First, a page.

When people go around armed with mobile phones and makeshift shields, what are the powers that be to do? Recent events in Venezuela and Ukraine suggest no status quo is safe when popular movements are networked and determined.
The trouble is, the world has not yet learned to be networked and determined as a permanent alternative to State control. After any revolution, a networked and determined people could be self-governing, though this rarely happens; revolutions remain as likely to usher in something not much better—maybe even worse—than what preceded them. Egypt is currently living out a version of this.
Most people still default to the idea that a more benevolent leviathan is going to make everything okay. And there are always would-be leviathans waiting in the wings. The hope that they’ll be less brutal is just that—hope. After regimes are toppled or swept aside, strongmen, puppet governments, or hostile neighbors are almost always well positioned to take and keep power. Problems return.
Further, when you strip off a dictator like removing a scab, what’s left underneath is often a factionalized people.
In the case of the Ukraine, it appears there’s a Russian-speaking faction that is sympathetic to Putin. There is a Ukrainian nationalist faction that is decidedly not into wearing any more totalitarian yokes, but that flirts with notions of ethnic purity, blood, and soil. There is yet another faction that fancies itself European and thinks the European superstate is the right umbrella. And on and on. Foreign powers may also have helped set a match to the tender—the United States, the EU, and Russia are all prime suspects.
In the case of Venezuela, however, the protests seem to have originated primarily among the young who are tired of shortages and suppressed freedoms that come from the Bolivarian state. CNN reports:
The weeks of protests across Venezuela mark the biggest threat President Nicolas Maduro has faced since his election last year. Demonstrators say they have taken to the streets to protest shortages of goods, high inflation and high crime.
Opposition protesters and government officials have traded blame for the violence for weeks.
The current Venezuelan leader argues that brutal suppression is justified; his charismatic predecessor, Hugo Chavez, thought the same thing. And in the mind of the State, it almost always is:
Think about what the U.S. government would do if a political group laid out a road map for overthrowing President Barack Obama, Maduro said.
“What would happen in the United States if a group said they were going to start something in the United States so that President Obama leaves, resigns, to change the constitutional government of the United States?” Maduro said. “Surely, the state would react, would use all the force that the law gives it to re-establish order and to put those who are against the Constitution where they belong.”
Surely it is a bizarro-world justification in which such regimes appeal to any Constitution in the same breath as President Obama, who thinks of the U.S. Constitution as quaint, brittle toilet tissue. But then again, Maduro is right that the U.S. government has all the power it needs to suppress any serious popular uprising—and, one expects, wouldn’t hesitate to use it.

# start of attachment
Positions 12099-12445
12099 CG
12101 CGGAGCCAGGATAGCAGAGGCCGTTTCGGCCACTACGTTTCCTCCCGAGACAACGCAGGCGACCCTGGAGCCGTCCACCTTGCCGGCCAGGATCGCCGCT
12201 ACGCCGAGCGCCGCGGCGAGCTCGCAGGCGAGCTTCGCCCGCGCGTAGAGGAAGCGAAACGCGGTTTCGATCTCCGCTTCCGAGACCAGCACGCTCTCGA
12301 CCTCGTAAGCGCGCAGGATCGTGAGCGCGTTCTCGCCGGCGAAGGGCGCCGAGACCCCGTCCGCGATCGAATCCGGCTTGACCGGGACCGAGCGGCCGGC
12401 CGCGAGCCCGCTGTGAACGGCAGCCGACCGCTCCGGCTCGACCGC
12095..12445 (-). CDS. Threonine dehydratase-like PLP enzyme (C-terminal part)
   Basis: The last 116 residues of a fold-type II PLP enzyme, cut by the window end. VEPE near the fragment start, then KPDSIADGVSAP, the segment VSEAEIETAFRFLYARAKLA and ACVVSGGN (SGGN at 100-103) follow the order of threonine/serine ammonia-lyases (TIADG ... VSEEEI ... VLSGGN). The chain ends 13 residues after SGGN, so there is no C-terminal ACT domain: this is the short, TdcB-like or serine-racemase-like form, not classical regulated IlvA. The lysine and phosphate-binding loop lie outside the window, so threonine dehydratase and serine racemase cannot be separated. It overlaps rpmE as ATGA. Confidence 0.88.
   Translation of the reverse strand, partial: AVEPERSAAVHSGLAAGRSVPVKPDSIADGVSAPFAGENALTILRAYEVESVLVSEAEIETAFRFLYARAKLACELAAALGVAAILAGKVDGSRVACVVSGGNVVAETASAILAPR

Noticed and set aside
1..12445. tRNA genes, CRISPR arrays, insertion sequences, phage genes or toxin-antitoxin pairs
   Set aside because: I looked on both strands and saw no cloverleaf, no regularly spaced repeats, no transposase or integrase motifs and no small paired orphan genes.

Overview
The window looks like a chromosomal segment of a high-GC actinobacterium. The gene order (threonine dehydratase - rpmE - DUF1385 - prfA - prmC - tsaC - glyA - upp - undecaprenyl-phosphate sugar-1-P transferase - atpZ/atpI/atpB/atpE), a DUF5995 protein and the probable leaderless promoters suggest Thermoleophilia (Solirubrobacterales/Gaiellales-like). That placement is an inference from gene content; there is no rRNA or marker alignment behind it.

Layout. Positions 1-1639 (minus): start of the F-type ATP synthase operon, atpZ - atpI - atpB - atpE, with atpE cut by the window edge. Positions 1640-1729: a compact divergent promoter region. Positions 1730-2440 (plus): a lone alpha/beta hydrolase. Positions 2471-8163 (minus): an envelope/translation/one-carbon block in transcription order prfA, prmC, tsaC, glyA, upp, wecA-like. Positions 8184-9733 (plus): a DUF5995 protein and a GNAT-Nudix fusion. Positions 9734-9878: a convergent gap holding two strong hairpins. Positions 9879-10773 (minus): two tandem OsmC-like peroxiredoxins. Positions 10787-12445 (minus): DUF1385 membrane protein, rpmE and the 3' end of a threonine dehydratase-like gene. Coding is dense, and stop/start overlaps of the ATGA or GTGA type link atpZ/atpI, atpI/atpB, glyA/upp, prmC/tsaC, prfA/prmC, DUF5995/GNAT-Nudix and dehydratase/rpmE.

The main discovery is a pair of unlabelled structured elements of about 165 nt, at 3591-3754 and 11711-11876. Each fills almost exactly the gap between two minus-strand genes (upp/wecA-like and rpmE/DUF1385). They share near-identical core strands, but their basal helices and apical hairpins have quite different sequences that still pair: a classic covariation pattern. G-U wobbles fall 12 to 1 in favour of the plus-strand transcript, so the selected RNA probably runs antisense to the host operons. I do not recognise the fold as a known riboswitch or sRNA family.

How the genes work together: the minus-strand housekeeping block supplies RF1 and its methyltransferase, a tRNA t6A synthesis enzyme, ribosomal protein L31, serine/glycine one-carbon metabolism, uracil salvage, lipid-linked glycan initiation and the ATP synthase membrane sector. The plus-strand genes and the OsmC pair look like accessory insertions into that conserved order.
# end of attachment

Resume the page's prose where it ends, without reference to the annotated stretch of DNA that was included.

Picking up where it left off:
What about states with determined but unconnected people? North Korea is still squirming along under a totalitarian thumb, as the portly Kim Jong Un takes leads from his father and grandfather, whose advice can be summed up in the dictators’ dictum: “A weak fist wipes away tears.” The highest echelon in Pyongyang reserves its fists for striking down and holding down its people—a determined, but sadly unconnected people. Thus the Hermit Kingdom could stay in penury and subjugation for many more years.
Wherever one lands on the continuum between pacificism and hostile interventionism, it is difficult not to let one’s feelings for oppressed people guide his thoughts away from either pragmatism or principle. And yet we must take care: Meddling in foreign affairs rarely ends up in any sort of postwar stability, liberation, or liberalization. It’s frustrating to see Putin get away with it. And we certainly wouldn’t want to live next to such a regime. But the simple fact that the United States could bomb or sanction Russia into even more suffering by no means guarantees a positive outcome if the United States does. The last 40 years of American military misadventures demonstrate that.
A couple of our readers challenged our publishing sentiments with respect to Ukraine. For example, we lent our pages to an anonymous Ukrainian journalist early on, when few outlets were reporting much of anything at all. Indeed, we got this story out relatively early. While we stand by any peoples longing to be free, we remain uncertain about the extent to which foreign meddlers were involved in the uprising, much less whether such meddling was warranted.
In any case, if The Freeman takes any position on matters like these, we side with peoples against illiberal States, realizing all the while that self-determination can be an imperfect process carried out in a world of opportunistic state actors and Hobbesian calculi. And of course we hope that determined and connected people can learn to do more than throw off power. We hope that someday, they can keep it and lock it away from the totalitarians forever.
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